The Renaissance And The Protestant Reformation
These two events, the Renaissance and the Protestant Reformation, can be found, in a way, interconnected.Patrick James, Renaissance and Reformation (New York: Marshall Cavendish, 2007), p. 113. The Renaissance has given origin to changes that favoured a Reformation. Keith Randell emphasizes, even more, this connection, stating that.
The Reformation can be seen as an economic protest against a grasping Church, or as a political protest by German princes wishing to restrict the power of foreigners. The Renaissance rejected blind obedience to authority and focused on the potential of every human being. Martin Luther used these principles to question the Catholic Church with dramatic results.Russel Tarr and Keith Randell, Access to History: Luther and the Reformation in Europe 1500-64 4th ed.
(United Kingdom: Hodder Education, 2015), p. …show more content…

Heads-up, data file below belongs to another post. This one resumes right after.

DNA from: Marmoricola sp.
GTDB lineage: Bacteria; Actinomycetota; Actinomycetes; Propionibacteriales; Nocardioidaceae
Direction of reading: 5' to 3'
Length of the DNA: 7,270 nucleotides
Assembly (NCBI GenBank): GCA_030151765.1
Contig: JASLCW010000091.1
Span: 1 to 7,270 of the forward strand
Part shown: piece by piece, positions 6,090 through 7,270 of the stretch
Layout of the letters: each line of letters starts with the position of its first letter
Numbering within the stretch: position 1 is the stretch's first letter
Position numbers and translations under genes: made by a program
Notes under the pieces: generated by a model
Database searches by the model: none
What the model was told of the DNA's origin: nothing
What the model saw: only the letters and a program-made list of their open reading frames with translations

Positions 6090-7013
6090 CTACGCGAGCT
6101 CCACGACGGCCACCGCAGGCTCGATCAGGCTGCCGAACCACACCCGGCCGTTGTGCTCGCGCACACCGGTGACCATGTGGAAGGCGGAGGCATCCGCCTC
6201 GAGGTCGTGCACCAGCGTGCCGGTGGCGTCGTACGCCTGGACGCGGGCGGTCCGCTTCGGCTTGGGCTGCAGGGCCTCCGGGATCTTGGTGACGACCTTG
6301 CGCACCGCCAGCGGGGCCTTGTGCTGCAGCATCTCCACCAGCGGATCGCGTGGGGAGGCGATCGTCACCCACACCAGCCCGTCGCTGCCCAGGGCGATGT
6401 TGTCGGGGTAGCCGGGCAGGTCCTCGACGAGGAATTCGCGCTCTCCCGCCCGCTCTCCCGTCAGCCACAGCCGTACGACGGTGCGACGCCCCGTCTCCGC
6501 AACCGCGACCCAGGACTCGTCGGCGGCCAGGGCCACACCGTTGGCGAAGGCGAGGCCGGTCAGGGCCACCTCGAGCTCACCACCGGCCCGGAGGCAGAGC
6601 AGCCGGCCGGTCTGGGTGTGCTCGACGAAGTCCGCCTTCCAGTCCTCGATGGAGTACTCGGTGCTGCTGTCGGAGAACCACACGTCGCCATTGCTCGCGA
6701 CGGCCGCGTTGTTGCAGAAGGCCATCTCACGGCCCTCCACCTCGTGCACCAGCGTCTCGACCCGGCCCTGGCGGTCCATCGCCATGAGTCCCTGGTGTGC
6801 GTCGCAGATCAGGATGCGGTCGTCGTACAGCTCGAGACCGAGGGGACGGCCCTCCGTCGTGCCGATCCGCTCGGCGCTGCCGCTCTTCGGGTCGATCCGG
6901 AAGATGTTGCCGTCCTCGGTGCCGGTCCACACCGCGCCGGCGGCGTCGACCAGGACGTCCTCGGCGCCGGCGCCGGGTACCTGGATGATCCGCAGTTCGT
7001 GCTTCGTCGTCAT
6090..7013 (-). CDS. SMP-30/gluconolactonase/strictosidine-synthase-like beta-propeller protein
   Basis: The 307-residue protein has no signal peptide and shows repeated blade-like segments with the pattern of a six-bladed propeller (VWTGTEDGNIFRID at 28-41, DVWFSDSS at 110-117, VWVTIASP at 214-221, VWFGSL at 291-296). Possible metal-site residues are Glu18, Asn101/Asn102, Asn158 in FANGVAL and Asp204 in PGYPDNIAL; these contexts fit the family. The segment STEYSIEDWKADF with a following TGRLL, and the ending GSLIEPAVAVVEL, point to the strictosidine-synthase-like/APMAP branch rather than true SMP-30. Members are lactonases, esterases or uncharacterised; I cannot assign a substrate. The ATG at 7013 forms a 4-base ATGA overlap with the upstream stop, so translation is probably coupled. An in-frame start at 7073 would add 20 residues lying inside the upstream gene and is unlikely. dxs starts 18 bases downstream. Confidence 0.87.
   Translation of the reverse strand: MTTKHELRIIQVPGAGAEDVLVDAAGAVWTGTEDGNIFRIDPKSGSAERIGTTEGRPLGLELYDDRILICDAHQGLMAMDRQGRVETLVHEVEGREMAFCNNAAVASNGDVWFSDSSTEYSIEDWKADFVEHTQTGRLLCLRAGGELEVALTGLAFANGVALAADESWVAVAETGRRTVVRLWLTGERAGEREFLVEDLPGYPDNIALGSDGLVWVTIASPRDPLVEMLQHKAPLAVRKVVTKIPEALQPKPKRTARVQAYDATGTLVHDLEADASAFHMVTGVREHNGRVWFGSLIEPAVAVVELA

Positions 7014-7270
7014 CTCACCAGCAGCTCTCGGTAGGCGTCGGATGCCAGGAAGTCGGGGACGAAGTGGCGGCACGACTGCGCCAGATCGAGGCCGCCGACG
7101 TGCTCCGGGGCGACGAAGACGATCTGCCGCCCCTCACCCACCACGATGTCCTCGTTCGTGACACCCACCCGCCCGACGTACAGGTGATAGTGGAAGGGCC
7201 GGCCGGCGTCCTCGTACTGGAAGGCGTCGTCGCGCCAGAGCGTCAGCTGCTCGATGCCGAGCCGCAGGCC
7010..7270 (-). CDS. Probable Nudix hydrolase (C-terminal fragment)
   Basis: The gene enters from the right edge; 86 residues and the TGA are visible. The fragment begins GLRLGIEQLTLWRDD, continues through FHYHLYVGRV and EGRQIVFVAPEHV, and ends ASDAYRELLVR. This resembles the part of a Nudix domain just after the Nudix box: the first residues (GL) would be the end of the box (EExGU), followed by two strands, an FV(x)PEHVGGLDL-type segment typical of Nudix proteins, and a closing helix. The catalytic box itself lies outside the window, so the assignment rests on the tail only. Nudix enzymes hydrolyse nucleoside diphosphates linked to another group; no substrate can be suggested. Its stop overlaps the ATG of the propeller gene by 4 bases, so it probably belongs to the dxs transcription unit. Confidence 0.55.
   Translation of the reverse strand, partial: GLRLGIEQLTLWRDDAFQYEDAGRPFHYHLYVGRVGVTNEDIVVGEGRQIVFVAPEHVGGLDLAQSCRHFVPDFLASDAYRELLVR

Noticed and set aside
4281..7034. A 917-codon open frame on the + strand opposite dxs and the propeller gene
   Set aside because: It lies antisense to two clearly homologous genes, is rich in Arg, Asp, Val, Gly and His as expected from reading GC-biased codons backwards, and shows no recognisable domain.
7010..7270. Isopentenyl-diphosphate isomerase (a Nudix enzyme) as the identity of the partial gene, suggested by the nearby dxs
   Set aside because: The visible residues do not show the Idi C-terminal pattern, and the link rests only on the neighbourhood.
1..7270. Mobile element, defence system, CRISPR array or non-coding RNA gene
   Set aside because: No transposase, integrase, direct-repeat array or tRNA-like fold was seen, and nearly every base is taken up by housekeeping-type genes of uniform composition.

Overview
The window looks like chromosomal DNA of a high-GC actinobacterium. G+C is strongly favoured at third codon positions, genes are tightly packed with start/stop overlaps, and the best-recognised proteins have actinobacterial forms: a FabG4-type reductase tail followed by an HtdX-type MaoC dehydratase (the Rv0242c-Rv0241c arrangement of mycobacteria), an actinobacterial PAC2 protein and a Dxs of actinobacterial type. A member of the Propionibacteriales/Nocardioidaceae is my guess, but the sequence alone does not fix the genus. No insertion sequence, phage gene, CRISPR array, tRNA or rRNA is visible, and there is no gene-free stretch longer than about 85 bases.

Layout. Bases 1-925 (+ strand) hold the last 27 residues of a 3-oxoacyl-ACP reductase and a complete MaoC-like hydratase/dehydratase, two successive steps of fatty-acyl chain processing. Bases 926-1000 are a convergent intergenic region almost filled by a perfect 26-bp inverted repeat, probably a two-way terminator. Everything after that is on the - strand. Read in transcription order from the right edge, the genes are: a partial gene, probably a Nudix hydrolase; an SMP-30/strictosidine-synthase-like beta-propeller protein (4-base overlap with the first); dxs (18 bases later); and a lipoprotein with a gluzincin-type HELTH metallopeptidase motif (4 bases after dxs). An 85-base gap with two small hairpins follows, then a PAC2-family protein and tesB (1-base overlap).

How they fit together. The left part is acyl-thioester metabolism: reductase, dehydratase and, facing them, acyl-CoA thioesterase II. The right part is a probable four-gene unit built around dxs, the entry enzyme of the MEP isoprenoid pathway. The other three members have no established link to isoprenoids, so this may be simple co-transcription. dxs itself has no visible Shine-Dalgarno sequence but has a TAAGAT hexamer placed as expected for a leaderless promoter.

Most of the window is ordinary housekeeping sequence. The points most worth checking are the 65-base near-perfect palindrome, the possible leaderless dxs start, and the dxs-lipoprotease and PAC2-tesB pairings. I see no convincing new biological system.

In the period of the Reformation, the first thing that stands out is the apparent growth of physical power and the coherence of states. Ethics begins to be regulated by aesthetic principles and linked to nature and its laws, society and its ends, becoming also more explicitly anthropological and individual, related that is with the choices of the individual and with their subjectivity, as well as its own personal view of the world. An ethic that extends to individual and society arises and demands a new formation of modern man in the face of the changes that are taking place. In relation to the structure and economic life of Europe in this period, Max Weber presents in his book Protestant Ethic and the Spirit of Capitalism an in-depth analysis of the changes in the economic and social sphere that occurred after the Reformation. He advises that the "spirit of capitalism" should not be understood as a consequence or product of the Reformation and associated with Luther, Max Weber, The Protestant Ethic and the Spirit of Capitalism (London: Routledge, 2001), pp. 42-3. who would have repudiated it in the way it was consolidated but shows how the form of social organization and ideas born of Protestantism - especially those developed and defended later by Calvinism - contributed to the consolidation of this "spirit of